Around 1985 I decided I was tired of working in machine shops and making things, and I actually had a rather strange career change. A friend of mine suggested that I should try working at a car dealership. So I actually sold cars for about six months and shortly after that I became leasing and finance manager, and I did that until the early nineties. At that point, as a byproduct of my experience in financing, I started my own company involving the credit repair business, pretty much involving disputing with credit bureaus and negotiating with creditors to improve people’s credit report.
In the early years of that I started developing software to run my own business and when my partner and I split in 1993 I sold him one copy of my software for his own personal use. And I continued to develop it. Well it just so happened that shortly after the split he started selling franchises and giving everybody a bootleg copy of the software that I had given him. Well at this point with my previous experience my software was quite nicely copy protected so they could load it on the computer but it wouldn’t work. So with every one of the franchisees that he sold a franchise to, they ended up having to buy a working copy of the software directly from me. And I did quite well with that until the mid nineties.
I stayed in the same business until around 1999. Business started slowing down, I was getting older, and at that time I decided to close the shop, to reduce the business down to a very very minimal base, and go into a semi-retired state, which is what I have been doing for the last ten years.
Q. What are you doing now ?
A. I’m pretty much in a semi-retired state. Until I started finding out what was going on with the Auto Mag, I was pretty much very happy to stay retired, do as little as possible, and simply take care of and feed all my deer, and the squirrels, and all the other things. And now I must say that after reading your book, and seeing all the websites and finding out the incredible amount of splash that the Auto Mag has done, I don’t know, I may have to revise that thinking.
In 1984 I was plant manager of a well-tooled machine shop in Folsom, Pennsylvania. Somehow I got the bug to work on the Auto Mag again, and this time I was strictly on my own, on my own timing in the evenings, and I started doing some of the changes that I believed the pistol needed.
You probably remember what we have talked about. Everybody wanted to make changes to the pistol for no better reason than to say that they did something different. The changes that I wanted to make are the things that actually were needed from day one because the pistol was not working properly.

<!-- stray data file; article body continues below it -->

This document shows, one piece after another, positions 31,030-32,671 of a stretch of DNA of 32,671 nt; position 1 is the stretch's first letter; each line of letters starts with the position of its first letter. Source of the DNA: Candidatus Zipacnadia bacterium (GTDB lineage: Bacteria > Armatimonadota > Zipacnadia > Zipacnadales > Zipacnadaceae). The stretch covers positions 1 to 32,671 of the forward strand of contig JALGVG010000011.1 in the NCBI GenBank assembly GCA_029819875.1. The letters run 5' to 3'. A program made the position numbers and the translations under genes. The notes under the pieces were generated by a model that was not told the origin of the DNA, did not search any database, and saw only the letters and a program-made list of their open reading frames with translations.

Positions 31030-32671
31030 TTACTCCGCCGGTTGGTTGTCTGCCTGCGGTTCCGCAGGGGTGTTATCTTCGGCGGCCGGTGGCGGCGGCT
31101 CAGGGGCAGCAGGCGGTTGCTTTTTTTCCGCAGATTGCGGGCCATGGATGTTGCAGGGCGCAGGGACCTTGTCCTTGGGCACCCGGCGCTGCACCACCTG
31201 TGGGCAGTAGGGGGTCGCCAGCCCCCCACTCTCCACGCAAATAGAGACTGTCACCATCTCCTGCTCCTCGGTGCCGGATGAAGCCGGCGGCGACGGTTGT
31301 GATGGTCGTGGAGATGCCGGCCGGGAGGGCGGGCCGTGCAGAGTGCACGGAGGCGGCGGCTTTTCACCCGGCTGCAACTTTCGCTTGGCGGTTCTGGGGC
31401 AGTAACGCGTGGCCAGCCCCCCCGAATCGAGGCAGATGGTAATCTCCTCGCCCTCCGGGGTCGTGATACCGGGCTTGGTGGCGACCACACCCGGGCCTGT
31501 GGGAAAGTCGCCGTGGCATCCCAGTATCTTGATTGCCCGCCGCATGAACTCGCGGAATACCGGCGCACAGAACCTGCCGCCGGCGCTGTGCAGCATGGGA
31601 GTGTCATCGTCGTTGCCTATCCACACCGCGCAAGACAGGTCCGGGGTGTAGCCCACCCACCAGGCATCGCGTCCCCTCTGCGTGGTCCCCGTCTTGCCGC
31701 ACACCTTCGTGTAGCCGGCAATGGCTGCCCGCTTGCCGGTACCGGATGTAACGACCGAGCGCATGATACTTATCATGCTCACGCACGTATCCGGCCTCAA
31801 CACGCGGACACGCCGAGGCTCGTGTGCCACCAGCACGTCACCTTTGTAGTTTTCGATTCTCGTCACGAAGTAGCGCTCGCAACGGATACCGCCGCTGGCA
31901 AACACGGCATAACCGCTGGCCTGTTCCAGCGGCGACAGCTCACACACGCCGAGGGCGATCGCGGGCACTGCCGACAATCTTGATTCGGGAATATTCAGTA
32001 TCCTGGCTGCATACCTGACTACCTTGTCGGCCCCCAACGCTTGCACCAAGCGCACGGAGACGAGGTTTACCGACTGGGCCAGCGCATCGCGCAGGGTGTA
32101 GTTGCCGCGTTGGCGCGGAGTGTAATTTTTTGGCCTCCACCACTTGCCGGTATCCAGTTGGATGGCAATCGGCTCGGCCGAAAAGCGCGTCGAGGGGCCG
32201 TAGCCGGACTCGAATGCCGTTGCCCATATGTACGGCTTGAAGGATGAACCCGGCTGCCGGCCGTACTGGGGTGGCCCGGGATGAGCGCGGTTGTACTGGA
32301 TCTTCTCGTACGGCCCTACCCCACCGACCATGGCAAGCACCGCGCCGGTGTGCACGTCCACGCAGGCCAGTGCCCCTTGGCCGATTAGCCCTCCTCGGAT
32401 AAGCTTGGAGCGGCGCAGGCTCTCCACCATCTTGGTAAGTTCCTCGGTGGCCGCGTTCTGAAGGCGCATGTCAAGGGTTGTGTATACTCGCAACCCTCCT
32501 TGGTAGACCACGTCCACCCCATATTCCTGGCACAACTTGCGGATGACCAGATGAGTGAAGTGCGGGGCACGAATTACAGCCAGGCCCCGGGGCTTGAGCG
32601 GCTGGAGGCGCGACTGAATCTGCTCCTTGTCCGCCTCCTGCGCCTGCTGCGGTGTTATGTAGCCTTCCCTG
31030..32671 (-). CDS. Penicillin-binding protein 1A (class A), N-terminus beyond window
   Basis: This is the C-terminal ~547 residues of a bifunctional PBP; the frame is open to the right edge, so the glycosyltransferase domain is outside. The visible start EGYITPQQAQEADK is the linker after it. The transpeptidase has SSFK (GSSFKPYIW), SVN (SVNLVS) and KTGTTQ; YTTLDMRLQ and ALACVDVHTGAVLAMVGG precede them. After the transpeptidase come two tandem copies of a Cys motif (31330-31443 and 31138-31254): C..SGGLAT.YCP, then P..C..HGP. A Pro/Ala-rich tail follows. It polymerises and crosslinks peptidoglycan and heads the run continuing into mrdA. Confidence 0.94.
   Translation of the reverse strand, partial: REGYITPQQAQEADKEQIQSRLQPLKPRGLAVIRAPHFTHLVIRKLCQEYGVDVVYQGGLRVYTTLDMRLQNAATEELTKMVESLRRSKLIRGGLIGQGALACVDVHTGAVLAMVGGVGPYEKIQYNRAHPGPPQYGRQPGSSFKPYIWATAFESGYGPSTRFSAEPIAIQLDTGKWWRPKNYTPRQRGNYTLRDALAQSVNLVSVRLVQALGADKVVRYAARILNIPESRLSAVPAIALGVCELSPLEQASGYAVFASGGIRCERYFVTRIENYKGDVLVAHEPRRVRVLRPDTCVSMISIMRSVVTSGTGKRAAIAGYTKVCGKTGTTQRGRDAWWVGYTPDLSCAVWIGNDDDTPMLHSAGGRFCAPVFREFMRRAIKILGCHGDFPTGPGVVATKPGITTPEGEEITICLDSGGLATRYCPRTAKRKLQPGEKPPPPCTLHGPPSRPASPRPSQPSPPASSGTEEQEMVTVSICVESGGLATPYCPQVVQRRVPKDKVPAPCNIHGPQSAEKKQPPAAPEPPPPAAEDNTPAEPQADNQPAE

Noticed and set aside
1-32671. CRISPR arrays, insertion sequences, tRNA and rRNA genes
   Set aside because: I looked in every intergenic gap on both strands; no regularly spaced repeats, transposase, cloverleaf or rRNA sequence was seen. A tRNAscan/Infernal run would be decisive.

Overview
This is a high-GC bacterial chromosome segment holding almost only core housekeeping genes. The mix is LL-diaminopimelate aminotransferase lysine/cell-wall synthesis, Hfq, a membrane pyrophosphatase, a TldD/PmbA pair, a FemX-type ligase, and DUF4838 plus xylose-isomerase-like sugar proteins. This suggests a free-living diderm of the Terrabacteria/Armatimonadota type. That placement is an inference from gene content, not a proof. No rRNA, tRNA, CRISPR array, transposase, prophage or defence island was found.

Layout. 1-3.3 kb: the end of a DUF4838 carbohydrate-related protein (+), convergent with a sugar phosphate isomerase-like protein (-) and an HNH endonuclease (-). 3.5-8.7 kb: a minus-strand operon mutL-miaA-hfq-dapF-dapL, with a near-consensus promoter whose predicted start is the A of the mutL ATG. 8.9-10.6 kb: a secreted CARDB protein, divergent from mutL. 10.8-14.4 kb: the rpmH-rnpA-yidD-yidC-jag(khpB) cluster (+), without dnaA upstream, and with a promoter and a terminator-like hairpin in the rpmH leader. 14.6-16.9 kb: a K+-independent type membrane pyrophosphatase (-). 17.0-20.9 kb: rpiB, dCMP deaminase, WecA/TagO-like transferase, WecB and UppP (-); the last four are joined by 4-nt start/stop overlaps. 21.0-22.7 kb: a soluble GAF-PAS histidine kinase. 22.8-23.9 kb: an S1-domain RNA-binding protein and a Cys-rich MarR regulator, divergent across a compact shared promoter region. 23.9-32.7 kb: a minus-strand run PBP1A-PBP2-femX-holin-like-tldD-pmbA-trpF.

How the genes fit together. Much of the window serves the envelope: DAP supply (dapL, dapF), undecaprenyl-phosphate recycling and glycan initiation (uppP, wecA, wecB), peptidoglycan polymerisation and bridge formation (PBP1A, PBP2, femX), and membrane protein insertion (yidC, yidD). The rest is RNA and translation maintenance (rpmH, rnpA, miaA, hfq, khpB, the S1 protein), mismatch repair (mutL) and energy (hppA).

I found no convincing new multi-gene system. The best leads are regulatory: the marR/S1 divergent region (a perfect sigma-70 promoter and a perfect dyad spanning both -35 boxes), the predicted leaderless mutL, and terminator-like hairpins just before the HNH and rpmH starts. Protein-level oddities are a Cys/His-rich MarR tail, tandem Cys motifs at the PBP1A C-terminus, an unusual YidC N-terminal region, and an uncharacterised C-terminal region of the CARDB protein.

By that point I had arrived to the conclusion that the unreliable cycling of the action that needed the adding of an accelerator was due to the fact that the bolt has insufficient mass. The big slot that I used the bolt to cam, close and open, was actually removing so much weight from the bolt that once you released the bolt from the receiver it did not have enough momentum on its own. That’s why it needed the accelerator to increase the speed so the bolt would have the necessary energy. Also the turning spring for closing of the bolt was a last minute kluge that I had to use and that did not work very well.
I was convinced that I needed to have the bolt to be closed in a positive way, similar to what happens when the bolt carrier moves forward, slams the bolt against the cartridge, and turns in one swift motion like on the M-16, and also as on some of the Auto Mag spin-offs, such as the Desert Eagle and the Wildey. I know they look very different but they both use a rotary bolt system! This brought me to the changes that I made to the pistol. Essentially I eliminated the outside ring and I had a single internal cam so the bolt had only one slot on the bottom, making the bolt considerably heavier, and I modified the interphase between the bolt and the cocking piece in such a manner that the cocking piece moving forward at the last minute moved, turned the bolt, after the bolt had actually passed the locking lugs in the receiver. This completely eliminated the synchronization problems that I had on the early prototype.
Anyway I worked on the second prototype for probably four or five months. It didn’t take me that long to do because I was able to recreate the drawings from memory. The pistol was very similar to the original. The only visible difference was that I put the combat trigger guard with a reverse curve on the front of the trigger guard rather than the streamlined curve, for a better two hand hold. And anyway, I had the pistol ready, finished, everything seemed to be working fine. I loaded it one evening.
Oh, incidentally, one change that I made on the pistol was that I made it for the 45 Winchester Magnum, so I didn’t have to deal with the handloading and everything else. I remember I had to make the reamers and everything else because nobody had the reamer at the time. But I made it in 45 Winchester Magnum.